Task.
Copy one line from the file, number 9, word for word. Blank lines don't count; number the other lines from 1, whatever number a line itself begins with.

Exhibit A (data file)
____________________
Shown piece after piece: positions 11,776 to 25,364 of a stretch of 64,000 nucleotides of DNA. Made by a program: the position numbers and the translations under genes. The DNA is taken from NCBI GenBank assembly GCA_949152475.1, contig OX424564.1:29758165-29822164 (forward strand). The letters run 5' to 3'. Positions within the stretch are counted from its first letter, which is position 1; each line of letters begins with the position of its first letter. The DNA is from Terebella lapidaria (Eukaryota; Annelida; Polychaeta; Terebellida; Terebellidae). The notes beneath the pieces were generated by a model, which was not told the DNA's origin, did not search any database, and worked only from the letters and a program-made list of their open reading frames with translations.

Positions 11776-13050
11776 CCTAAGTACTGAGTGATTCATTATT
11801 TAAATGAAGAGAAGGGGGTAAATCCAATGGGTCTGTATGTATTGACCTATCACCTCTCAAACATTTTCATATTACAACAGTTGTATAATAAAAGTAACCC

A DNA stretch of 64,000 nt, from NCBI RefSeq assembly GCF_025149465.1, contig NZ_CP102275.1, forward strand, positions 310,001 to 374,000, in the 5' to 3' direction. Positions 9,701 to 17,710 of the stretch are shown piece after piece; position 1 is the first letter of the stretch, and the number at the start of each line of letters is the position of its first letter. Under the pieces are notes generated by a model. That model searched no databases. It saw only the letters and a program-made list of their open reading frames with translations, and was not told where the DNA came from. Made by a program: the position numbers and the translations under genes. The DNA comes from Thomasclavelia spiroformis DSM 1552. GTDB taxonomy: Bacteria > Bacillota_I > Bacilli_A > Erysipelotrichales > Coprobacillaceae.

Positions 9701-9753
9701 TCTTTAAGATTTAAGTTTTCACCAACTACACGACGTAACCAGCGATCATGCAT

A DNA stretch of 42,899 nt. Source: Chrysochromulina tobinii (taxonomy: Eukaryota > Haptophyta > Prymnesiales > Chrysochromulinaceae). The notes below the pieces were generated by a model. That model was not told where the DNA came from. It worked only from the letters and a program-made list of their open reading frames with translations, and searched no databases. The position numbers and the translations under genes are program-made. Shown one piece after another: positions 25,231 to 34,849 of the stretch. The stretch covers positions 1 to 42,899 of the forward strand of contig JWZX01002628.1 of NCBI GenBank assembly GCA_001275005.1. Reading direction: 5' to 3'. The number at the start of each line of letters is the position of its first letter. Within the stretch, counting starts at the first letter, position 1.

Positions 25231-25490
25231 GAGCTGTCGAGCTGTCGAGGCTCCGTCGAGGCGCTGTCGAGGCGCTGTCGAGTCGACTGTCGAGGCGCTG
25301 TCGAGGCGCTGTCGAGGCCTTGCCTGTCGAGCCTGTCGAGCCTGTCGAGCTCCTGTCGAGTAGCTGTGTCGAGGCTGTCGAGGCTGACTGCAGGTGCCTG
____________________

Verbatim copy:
Positions 25231-25490